Fosamax Chair-Throwing Jury Was Leaning in Merck's Favor

The headlines have been about the juror who threw a chair during deliberations, but the real issue behind the Fosamax case that just ended in a mistrial is that Merck may have the upper hand.

A judge friday called for a new trial on the issue of whether the osteoporosis drug causes osteonecrosis of the jaw, or jawbone death. The call came after one juror complained that he or she was being intimidated and threatened by other members on the panel, and demanded a police escort to protect him/her from the others upon departure from the court.

But if you ignore the theatrics and actually read the jurors' notes to the judge, you'll see that Merck came within a hair's breadth of seeing a verdict in its favor. While one trial is not a bellwether for them all, there are 1,200 Fosamax cases pending and if the first few go in Merck's favor then the rest could well crumble for pennies on the dollar.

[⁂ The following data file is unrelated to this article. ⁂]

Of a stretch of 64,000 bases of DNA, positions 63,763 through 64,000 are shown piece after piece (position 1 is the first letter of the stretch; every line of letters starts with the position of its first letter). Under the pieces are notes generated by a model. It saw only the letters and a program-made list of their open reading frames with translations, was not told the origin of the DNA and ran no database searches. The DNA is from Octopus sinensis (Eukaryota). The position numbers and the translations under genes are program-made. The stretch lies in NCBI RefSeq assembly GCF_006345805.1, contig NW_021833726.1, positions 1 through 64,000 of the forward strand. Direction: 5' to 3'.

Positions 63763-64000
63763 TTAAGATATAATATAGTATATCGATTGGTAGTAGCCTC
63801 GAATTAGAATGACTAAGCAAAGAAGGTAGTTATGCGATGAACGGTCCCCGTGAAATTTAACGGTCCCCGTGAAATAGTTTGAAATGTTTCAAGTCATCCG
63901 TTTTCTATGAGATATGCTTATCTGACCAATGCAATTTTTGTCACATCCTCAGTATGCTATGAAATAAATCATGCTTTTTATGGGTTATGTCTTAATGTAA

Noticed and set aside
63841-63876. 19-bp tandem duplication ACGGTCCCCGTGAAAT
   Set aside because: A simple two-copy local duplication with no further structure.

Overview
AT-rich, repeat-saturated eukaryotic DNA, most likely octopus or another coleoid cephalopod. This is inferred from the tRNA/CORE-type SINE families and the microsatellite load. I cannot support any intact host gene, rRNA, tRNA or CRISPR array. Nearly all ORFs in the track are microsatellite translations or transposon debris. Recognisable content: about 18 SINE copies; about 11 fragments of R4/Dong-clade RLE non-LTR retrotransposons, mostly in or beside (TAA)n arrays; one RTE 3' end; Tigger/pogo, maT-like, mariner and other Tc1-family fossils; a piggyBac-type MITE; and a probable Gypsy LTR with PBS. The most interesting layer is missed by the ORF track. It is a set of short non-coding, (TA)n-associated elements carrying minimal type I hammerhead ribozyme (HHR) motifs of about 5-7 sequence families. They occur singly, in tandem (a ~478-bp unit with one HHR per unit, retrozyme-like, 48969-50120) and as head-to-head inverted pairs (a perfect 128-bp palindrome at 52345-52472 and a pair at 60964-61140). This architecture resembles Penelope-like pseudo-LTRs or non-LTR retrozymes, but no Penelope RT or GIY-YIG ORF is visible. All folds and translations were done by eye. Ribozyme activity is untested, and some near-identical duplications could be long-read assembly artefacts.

The most important juror note is not this one, which describes the chair-hurling incident, but this one, from jurors 2, 3, 4, 6 and 7. That's a majority of the eight-person panel.

The note says that one juror is not following the judge's instructions because they feel Merck's knowledge about the risks was enough proof to find in favor of the plaintiff. The remainder of the jury wanted to see, in addition, proof that Fosamax actually caused the injury to Shirley Boles:

In the next go-around, you can bet that Merck will lean more heavily on the sections of the case that require the plaintiffs to actually prove that Fosamax causes jaw death, not just the parts that show jaw death crops up when patients take Fosamax.